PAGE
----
PEARL HARBOR, Hawaii  — A Japanese navy flag that flew on the battleship of the man who planned the attack on Pearl Harbor was donated Thursday to the National Park Service.

Dianne Hall of Salisbury, North Carolina, handed over the flag in a ceremony nearly 75 years after the Dec. 7, 1941, attack that launched the U.S. into World War II.

Hall's father, Robert Hartman, was a U.S. sailor who got the red and white flag showing the sun's rays from the Battleship Nagato after Japan surrendered.

The Nagato was Admiral Isoroku Yamamoto's flagship during the bombing of Hawaii. Yamamoto is credited with being the mastermind of the attack.

Hall said the flag made of wool is deteriorating. It already has a few holes.

"It feels good in my heart that it's going somewhere where it's going to be taken care of and where children, adults — different countries can see this," Hall said.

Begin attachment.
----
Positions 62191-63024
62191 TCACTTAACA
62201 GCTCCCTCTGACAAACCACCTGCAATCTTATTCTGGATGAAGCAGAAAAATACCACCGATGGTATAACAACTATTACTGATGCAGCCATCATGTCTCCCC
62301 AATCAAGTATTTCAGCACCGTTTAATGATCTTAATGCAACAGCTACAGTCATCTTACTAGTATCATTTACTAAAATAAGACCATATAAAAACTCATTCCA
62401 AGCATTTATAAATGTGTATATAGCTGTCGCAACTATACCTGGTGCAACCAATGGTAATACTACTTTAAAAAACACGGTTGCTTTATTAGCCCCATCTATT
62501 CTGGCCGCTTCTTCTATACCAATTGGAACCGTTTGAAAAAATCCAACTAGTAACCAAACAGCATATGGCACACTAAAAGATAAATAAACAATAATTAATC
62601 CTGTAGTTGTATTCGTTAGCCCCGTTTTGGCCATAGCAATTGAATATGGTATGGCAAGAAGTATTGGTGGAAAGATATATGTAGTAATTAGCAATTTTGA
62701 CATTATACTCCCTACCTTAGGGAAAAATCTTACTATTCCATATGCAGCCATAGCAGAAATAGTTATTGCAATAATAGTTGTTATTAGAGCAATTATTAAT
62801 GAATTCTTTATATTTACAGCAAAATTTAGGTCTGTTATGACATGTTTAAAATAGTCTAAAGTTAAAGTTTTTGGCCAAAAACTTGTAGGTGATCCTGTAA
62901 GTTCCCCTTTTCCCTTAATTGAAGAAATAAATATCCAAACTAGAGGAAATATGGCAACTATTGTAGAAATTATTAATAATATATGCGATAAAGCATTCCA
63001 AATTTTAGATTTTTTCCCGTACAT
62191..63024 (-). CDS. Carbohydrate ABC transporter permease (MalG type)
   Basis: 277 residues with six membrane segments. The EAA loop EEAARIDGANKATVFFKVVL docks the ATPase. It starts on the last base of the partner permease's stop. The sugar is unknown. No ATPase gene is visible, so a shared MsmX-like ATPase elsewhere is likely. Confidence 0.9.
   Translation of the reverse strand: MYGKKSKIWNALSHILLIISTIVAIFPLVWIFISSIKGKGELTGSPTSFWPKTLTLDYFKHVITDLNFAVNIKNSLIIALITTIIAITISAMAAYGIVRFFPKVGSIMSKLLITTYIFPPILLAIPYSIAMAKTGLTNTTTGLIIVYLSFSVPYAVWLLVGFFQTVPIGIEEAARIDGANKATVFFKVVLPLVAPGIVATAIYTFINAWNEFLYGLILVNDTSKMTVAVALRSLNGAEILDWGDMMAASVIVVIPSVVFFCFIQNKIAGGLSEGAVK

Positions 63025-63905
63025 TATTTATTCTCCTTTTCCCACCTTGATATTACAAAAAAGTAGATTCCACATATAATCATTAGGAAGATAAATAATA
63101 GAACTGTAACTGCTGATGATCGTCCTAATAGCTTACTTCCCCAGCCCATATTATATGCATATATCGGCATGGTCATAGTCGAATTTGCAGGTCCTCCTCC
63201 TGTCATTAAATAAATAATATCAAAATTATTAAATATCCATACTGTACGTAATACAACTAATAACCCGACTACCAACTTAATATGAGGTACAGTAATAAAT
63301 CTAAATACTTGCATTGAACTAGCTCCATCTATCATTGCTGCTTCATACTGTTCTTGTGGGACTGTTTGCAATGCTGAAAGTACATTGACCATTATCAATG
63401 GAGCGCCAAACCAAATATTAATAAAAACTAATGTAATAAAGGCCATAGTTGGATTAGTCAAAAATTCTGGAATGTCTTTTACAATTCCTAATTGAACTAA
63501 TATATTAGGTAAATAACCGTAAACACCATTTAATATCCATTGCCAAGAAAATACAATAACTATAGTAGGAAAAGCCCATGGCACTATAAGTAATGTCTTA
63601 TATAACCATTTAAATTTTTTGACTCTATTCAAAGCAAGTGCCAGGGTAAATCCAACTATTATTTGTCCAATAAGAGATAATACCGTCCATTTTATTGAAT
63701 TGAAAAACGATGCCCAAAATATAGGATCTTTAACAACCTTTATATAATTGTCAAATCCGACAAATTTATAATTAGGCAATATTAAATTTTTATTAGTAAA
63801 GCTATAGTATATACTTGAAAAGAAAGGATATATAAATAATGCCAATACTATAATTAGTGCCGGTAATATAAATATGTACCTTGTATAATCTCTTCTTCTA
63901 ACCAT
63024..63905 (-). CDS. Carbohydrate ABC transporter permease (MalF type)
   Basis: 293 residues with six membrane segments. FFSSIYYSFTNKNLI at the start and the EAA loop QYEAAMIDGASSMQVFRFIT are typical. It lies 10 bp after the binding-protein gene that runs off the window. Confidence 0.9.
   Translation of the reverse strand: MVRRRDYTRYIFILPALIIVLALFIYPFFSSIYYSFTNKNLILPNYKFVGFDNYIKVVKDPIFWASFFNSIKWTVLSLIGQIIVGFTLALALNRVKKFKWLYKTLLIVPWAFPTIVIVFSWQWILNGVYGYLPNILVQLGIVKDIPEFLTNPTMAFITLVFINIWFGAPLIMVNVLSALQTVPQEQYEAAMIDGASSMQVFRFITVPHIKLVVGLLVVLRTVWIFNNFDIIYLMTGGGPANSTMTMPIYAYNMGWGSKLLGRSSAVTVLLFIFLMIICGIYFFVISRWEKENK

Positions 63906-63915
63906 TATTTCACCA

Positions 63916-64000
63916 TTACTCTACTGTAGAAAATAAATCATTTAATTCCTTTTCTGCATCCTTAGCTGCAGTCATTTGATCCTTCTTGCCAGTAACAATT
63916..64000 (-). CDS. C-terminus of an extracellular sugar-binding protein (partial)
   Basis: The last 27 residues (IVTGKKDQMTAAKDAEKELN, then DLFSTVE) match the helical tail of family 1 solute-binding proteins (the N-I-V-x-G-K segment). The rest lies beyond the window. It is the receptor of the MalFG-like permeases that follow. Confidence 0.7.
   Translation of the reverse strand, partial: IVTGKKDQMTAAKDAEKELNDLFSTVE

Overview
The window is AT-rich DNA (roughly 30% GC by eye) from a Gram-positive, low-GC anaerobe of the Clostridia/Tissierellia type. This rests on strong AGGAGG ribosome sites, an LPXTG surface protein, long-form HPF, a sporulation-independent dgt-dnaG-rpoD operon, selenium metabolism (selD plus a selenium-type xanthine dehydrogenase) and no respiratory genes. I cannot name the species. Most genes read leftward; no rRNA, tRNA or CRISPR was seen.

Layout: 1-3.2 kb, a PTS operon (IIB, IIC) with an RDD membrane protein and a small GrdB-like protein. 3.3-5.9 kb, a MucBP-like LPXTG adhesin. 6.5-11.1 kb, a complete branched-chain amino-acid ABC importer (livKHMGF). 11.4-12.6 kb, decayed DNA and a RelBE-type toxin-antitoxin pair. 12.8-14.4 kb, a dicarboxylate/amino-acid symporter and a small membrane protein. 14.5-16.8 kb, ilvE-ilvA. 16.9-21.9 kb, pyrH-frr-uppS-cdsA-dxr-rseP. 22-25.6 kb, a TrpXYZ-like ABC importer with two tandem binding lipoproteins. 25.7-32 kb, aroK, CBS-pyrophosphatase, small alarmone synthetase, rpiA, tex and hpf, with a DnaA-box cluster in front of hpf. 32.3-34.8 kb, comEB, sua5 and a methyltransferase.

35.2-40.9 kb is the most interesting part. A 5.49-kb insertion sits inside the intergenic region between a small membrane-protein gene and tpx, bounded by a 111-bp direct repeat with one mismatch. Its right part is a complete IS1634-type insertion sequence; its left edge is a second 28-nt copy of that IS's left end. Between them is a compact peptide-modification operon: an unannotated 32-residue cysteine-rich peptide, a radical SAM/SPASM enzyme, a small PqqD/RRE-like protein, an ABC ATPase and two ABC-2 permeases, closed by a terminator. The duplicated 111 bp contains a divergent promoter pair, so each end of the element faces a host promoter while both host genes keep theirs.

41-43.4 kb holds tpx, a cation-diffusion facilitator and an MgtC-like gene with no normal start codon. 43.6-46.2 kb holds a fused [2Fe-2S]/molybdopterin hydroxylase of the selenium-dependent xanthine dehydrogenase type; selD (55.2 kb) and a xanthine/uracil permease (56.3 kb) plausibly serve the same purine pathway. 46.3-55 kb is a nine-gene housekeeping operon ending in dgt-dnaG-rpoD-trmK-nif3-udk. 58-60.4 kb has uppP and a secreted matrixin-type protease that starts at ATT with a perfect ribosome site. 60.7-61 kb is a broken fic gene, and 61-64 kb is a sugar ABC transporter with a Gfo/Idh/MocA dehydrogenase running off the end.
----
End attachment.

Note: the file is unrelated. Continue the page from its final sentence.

Her father took the flag Aug. 30, 1945, when U.S. sailors were allowed to take memorabilia from the ship.

Scott Pawlowski, chief of cultural and natural resources for the World War II Valor in the Pacific National Monument, shows a photo of Robert Hartman, after a ceremony at Pearl Harbor, Hawaii, on Thursday. U.S. Navy Seaman Robert Hartman acquired a Japanese navy flag from the Japanese warship Nagato after Japan formally surrendered in 1945 and Hartman's family donated the flag to the National Park Service.

Hall remembers using it as a blanket when she was about 5 and her family using it as a bedspread when she was a child. After that, it was stored away, she said.

She didn't hear the story behind it until the 1970s when her father started talking more about World War II.

Scott Pawlowski, the National Park Service's chief of cultural and natural resources for the museum and visitors center at Pearl Harbor, said officials haven't decided how the flag will be displayed.

He said it's not clear whether the flag was flying on the Nagato when Yamamoto ordered the attack. But he said it's likely it was on board the ship, which at the time was in port in southern Japan.

Pawlowski said it's a significant donation.

"It's a witness to both the message that Yamamoto sent out for the Japanese to proceed with the attack on Dec. 7 and it participated in the attack from a distance, providing cover screening as the fleet was returning from Hawaiian waters," he said.

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